Visit www.dalal.org.uk for two papers (and videos) that describe my  current  take on psychotherapy (‘Specialists without Spirit; Sensualists without Heart’: Psychotherapy as a Moral Endeavour’ and ‘A Rumination on Intimacy & its Defences in the Consulting Room’.

Copyright © 2015 SDPCS, All rights reserved.
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John Goodwin’s Inaugural Lecture at Leicester

Professor John Goodwin, Department of Sociology, University of Leicester, will give his inaugural lecture under the title The Sociogenesis of a Sociologist: Intersections of History and Biographyon Tuesday 24 March 2015.

The lecture will be at 5.30 pm in Lecture Theatre 1 in the Ken Edwards Building
Leicester LE1 7RH. A reception will follow afterwards in the City Lounge on the
first floor of the Charles Wilson Building.

 

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Civilizing Offensives: special issue of Human Figurations

The special issue of Human Figurations on Civilising Offensives is now published online at:

http://quod.lib.umich.edu/h/humfig/11217607.0004.1*?rgn=full+text

Contents:

Introduction to the Special Issue of Human Figurations on Civilising Offensives Flint, John; Kruithof, Bernard; Powell, Ryan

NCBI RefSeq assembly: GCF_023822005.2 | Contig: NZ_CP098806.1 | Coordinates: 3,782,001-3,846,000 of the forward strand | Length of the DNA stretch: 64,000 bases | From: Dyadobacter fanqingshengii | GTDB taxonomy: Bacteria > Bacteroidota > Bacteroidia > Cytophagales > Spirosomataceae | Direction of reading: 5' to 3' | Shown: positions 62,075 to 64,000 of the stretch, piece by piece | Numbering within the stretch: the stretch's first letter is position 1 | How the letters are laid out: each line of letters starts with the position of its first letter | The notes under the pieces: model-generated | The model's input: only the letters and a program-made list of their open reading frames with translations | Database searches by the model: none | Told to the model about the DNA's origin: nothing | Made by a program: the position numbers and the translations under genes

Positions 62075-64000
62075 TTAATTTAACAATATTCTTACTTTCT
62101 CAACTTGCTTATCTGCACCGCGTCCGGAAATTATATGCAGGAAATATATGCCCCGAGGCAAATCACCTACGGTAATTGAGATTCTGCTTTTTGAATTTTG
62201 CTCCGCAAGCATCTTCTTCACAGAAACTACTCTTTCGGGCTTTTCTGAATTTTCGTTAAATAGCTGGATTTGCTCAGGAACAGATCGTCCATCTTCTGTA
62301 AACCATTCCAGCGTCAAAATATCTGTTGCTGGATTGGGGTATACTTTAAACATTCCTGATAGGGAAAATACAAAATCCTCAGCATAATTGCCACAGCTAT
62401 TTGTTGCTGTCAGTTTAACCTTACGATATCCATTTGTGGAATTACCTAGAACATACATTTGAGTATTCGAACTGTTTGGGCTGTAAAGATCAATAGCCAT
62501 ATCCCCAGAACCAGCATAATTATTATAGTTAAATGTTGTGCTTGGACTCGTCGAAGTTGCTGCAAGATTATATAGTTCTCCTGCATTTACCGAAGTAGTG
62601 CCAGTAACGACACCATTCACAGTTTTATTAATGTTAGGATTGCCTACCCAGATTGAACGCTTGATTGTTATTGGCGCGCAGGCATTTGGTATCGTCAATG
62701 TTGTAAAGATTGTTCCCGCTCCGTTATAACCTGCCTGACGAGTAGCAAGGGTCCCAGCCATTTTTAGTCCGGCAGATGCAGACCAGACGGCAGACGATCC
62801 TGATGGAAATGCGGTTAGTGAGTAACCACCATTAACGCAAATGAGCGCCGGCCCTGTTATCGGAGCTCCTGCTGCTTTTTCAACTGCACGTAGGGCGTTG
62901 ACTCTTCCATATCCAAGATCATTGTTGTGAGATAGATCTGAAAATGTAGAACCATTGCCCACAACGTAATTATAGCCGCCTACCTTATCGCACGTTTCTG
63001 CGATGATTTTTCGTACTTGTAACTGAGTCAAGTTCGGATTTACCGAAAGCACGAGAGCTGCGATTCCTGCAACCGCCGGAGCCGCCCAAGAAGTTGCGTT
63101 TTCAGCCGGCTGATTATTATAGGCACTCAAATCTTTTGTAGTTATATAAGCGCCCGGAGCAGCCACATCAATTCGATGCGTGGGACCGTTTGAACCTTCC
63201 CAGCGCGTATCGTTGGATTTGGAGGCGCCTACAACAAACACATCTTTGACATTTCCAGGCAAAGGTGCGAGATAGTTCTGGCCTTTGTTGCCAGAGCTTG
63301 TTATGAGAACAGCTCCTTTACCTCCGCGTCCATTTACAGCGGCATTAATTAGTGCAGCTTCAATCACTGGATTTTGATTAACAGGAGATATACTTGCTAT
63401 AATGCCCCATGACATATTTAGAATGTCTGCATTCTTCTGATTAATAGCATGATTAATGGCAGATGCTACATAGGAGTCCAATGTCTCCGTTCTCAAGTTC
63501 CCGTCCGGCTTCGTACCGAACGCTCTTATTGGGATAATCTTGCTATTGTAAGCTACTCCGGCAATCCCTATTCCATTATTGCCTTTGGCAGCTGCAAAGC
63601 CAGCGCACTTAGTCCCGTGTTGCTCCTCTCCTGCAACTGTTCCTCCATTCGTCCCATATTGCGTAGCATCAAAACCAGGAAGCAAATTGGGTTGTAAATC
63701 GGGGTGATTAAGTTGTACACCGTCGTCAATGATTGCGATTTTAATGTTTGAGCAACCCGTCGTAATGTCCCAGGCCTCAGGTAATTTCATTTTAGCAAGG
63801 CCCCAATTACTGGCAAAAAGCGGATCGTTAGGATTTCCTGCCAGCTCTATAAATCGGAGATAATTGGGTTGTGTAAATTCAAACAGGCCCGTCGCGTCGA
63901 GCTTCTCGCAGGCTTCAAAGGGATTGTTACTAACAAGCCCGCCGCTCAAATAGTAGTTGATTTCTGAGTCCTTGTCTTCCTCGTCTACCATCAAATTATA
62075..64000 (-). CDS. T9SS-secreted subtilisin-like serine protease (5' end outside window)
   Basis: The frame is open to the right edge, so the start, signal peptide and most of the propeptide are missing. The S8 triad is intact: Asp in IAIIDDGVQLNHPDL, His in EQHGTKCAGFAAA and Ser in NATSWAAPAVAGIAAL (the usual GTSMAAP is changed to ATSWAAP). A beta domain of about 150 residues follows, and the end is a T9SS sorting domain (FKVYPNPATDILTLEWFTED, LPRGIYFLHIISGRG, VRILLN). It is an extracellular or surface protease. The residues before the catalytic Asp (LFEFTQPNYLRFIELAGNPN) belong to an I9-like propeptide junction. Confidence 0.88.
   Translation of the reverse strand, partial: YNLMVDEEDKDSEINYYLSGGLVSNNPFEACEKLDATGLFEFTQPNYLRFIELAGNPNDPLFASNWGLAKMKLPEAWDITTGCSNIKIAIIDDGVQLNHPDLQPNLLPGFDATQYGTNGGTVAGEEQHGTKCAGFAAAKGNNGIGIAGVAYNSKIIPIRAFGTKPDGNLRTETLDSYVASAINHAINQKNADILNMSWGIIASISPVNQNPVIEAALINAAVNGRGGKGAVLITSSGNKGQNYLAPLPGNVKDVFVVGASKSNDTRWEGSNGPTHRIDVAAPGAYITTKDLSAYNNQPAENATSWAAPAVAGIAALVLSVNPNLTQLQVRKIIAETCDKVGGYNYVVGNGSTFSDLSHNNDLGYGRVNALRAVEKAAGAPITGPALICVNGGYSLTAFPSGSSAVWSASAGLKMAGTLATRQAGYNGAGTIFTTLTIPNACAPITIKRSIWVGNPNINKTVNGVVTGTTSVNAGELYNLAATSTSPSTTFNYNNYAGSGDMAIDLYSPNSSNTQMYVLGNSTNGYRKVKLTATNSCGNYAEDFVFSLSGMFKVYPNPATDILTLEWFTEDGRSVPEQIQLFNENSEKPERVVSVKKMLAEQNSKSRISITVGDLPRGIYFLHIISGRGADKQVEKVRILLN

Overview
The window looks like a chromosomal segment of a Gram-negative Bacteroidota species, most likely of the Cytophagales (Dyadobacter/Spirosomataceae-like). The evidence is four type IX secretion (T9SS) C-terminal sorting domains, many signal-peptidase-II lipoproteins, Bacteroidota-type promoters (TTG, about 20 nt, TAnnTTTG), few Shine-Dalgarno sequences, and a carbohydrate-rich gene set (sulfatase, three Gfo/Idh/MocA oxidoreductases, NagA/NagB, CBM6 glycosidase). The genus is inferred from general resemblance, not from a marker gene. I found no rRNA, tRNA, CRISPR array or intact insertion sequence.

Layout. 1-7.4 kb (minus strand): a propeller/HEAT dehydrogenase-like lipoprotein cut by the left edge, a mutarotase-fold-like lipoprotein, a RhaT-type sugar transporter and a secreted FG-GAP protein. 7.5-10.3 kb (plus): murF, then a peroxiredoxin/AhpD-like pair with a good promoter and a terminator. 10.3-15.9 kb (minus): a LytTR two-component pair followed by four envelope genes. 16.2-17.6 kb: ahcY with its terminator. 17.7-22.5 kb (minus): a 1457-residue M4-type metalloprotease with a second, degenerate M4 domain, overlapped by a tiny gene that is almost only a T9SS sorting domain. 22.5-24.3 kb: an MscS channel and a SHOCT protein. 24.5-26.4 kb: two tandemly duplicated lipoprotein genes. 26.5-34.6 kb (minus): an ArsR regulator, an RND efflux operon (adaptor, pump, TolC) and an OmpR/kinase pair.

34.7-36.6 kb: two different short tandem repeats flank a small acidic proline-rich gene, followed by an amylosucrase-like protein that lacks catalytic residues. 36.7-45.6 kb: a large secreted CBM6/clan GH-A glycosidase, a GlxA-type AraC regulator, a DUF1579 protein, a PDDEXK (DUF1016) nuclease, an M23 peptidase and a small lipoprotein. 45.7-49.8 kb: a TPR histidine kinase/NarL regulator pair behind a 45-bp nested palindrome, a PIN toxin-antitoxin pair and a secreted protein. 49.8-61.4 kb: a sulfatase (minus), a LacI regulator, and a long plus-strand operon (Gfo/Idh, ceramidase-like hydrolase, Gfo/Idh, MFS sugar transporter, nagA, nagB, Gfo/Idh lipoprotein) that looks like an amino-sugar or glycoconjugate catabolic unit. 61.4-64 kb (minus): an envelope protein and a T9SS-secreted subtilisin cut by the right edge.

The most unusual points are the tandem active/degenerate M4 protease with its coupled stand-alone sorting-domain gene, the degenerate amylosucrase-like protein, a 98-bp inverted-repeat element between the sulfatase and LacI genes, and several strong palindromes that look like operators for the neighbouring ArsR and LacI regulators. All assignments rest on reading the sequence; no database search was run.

The Dutch bourgeois civilising offensive in the nineteenth century Kruithof, Bernard
Beschavingsoffensief (civilising offensive): from sociological concept to moral appeal de Regt, Ali
Home from Home: UK civilising offensives in residential childcare Vertigans, Stephen
Balances between civilising processes and offensives: Adult-child relations in Irish primary schools from the mid-nineteenth century Dolan, Paddy
Thatcher’s civilising offensive: The Ridley Plan to decivilise the working class Clement, Matt
Containing the Urban Poor – Coercion or Consent? Disciplining Missions and Civilising Offensives in the Netherlands van Ginkel, Rob
‘We are not long-haired hippies …’ Civilising offensives, suffering, doping and professional cycling Connolly, John
Civilising offensives and decivilising processes: between the emic and the etic Mennell, Stephen
Book Reviews
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Workshop: Sports, leisure and culture in the works of Elias

A workshop ‘Sports, leisure and culture in the works of Norbert Elias: connecting thoughts from unpublished material’ will take place on 9–10 April 2015 in Frankfurt am Main. The idea of the workshop is to present some unpublished manuscripts and discuss them with international experts, in order to evaluate the material’s potential to enrich figurational approaches to current research issues.